How to Warm Up before Exercise
How to Warm Up before Exercise
Warming up your muscles is one of the most important aspects of any workout. A successful warm-up routine prepares you both physically and mentally for what is about to come.
Why Warm Up?
Warm-Ups are good for Your Heart
In one study, 44 men ran on a treadmill for 10-15 seconds without a warm up. 70% of those men showed abnormal EEG (heart monitor) changes caused by low blood supply to the heart.
The next week, the people with abnormal readings performed a 2-minute warm up before performing the same test mentioned above. After the second test, nearly everyone improved.
Warming up protects your heart by letting it gradually ramp up to higher gear.
Without warm-ups, the shock and strain you place on your cardio system can cause minor damage if done repeatedly over the long term.
In other words, don’t skip your warmups!
Warm-ups Increase Muscle Elasticity
Muscle elasticity is an important concept in the process of warming up. Muscle elasticity means that muscles have the ability to both stretch and contract.
A study on the role of warm-ups in muscular injury prevention found that “a greater force and increase in length are needed to tear isometrically preconditioned (warmed) muscle.” The study also found that muscles that were not warmed up appeared “more inelastic at each increase in length.”
Muscles with greater elasticity are muscles that perform better and are less likely to get injured.
This is important for any type of exercise, but especially important for things like HIIT.
What’s in a good Warm-Up?
A warm-up should be quick, simple, and relatively easy. There’s no need to completely tax yourself before a workout or run. Mark’s Daily Apple has a great article on keeping warming up simple.
Aim to practice Dynamic stretching, where you go into a stretch position, push slightly and gently where there’s tension, hold for 2-3 seconds, release the stretch, and then repeating 5-10 times.
A dynamic warm-up incorporates aspects of dynamic stretching, but the two are not the same.
Goals of a good Warm-Up
Before we get into the details, let’s talk about how a proper warm-up should feel. This way, you’ll be able to listen to your body and know when it is ready for exercise.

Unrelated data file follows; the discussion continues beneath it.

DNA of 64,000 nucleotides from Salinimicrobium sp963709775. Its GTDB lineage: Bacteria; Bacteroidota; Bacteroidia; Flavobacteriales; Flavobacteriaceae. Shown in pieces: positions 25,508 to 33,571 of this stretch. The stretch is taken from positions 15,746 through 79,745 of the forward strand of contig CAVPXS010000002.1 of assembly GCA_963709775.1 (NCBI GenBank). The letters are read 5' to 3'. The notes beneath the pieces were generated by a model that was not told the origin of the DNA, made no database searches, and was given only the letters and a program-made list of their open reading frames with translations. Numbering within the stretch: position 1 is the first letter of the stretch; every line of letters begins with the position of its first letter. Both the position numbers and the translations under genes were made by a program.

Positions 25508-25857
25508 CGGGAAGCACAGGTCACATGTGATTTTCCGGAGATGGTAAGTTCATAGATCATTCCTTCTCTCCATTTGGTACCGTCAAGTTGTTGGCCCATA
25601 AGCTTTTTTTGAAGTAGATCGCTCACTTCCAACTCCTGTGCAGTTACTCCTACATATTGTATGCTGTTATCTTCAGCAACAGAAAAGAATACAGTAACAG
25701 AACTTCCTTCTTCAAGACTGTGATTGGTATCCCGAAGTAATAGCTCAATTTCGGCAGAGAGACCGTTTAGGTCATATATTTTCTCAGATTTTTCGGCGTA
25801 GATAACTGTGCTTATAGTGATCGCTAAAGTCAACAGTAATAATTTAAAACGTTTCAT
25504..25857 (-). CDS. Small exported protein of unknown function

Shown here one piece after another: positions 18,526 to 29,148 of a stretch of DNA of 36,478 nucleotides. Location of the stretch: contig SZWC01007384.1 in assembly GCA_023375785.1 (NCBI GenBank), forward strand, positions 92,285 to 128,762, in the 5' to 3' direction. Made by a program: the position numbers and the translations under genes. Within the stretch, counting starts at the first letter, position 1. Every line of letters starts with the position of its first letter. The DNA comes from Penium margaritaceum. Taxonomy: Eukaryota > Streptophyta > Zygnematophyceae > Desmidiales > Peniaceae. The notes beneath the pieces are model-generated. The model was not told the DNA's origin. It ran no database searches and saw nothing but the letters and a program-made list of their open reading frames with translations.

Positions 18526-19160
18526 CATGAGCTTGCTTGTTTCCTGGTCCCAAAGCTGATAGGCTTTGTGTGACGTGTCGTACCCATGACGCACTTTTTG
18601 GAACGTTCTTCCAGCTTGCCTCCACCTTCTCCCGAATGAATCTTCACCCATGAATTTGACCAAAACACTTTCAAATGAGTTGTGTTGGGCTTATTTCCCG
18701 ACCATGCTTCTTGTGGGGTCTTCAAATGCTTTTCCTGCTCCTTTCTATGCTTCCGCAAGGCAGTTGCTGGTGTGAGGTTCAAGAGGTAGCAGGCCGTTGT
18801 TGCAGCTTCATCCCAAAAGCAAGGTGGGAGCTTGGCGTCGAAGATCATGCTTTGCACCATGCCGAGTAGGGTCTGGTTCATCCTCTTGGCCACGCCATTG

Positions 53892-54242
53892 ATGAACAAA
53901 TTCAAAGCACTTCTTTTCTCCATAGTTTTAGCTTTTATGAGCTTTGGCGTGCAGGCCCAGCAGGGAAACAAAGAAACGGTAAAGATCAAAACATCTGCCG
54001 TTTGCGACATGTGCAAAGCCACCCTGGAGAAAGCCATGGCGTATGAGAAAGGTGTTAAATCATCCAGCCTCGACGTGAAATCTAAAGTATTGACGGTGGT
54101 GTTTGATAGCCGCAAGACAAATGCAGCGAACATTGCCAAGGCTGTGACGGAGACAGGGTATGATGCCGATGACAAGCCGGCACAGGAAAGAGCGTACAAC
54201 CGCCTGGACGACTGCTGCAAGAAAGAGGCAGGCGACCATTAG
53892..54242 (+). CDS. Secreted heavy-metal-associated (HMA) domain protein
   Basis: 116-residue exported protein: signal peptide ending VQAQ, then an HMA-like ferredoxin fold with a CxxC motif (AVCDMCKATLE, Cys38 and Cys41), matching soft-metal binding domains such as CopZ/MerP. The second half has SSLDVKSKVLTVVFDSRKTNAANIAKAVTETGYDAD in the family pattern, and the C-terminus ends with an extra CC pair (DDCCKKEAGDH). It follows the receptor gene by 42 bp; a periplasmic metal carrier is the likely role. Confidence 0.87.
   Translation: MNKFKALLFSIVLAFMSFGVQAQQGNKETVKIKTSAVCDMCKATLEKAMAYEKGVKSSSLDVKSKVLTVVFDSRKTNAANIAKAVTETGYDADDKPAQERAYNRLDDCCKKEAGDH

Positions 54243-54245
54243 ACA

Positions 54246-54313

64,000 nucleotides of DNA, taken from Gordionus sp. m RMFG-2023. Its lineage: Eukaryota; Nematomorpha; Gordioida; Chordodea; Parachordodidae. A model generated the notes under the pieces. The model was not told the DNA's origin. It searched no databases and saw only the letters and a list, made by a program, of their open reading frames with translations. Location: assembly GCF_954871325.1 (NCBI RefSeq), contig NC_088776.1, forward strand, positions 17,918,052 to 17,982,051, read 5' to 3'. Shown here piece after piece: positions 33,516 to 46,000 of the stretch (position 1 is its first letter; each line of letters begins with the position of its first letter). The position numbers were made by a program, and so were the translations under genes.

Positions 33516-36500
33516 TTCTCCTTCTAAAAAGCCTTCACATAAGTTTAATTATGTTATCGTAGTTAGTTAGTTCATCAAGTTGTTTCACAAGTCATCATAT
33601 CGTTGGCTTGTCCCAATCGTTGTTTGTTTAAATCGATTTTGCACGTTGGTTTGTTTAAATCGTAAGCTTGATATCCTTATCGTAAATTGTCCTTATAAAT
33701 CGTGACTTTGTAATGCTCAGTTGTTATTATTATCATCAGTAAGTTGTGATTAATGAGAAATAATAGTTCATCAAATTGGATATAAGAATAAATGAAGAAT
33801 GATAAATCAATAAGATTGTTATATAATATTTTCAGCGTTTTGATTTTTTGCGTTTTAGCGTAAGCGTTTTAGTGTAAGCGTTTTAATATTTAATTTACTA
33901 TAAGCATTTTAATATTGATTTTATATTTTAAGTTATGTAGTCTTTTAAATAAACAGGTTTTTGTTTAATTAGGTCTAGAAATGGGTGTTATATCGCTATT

Your body should feel warm.
If you are shivering or still haven’t broken a slight sweat from your warm-up, then your body is not ready for exercise. It’s called a “warm-up” for a reason.
Your muscles and joints should feel flexible.
You’re not going to be more flexible than you ever have before, but you should feel as if your muscles and joints are able to move through a full range-of-motion with no cracks, pops, sticking points, or feelings of tightness.
Your mind should feel mentally ready for the workout.
During your warm-up, aim to focus your mind on the task at hand. By the time it’s completed, you should be mentally focused.
Great exercise with strong intensity is best (and most safely) performed free of distraction. Take this as down time from your busy life to be in the moment and enjoy using your body.
You have the whole rest of the day to think about your job and everything else going on in life; use your warmup as a special transition and the start of a nice break. Besides having a higher quality workout, you’ll return to the day refreshed and relaxed.
Along with high intensity exercise, this practice is a great way to reduce anxiety.
Mix, match and combine these to your heart’s content! Try to limber up your whole body if you’re about to do something intense for more than 30 minutes.
Use a Foam roller or tennis ball to apply rhythmic, gentle pressure to your muscles and ligaments.
This is a great way to flush your muscles with blood and massage out cramps. Start with a minimal amount of pressure, and increase gradually; your experience with the foam roller should be light and fluid, not hard and painful.
Rolling is great for overall back health, too. While a tennis ball can work fine, the $18 investment of a foam roller is definitely worth it!
2-3 minutes of jumping jacks or jumping rope.
The goal here is to get your joints moving and heart pumping. This is the “warm” part of the warm-up.
30 toy soldiers (15 each leg)
Focus on the movement, not the amount of reps. You should feel your muscles stretching at the top of the movement.
General movements to warm up the joints
- 20 small arm circles
Make sure that 10 are clockwise and the other 10 are counter clockwise.
- 20 large arm circles
Don’t forget: 10 clockwise, 10 counter clockwise. Move through these slowly if you feel any resistance in your shoulders.
Stronger warmups to really get the blood flowing!
- 10-20 pushups
Adjust the amount of reps as necessary and focus on engaging the core while pushing with the chest.
- 20 lunges (10 each leg)
Focus on getting deep into the lunge. Feel the stretch in your hip flexors while working the quads.
If you haven’t done your 8fit workout yet, try the above routine and get started now!
A few things to remember
Your warm-up should get you ready for exercise, it shouldn’t be too taxing.
Listen to your body. If you’re not physically warm and your movement doesn’t feel fluid and relaxed, it’s best to spend more time warming up.
If you are lifting weights or doing any other type of strength exercise, remember to start with a warm-up set of every exercise.
If you stretch before exercising, do it after warming-up. This is easier on your joints than stretching cold.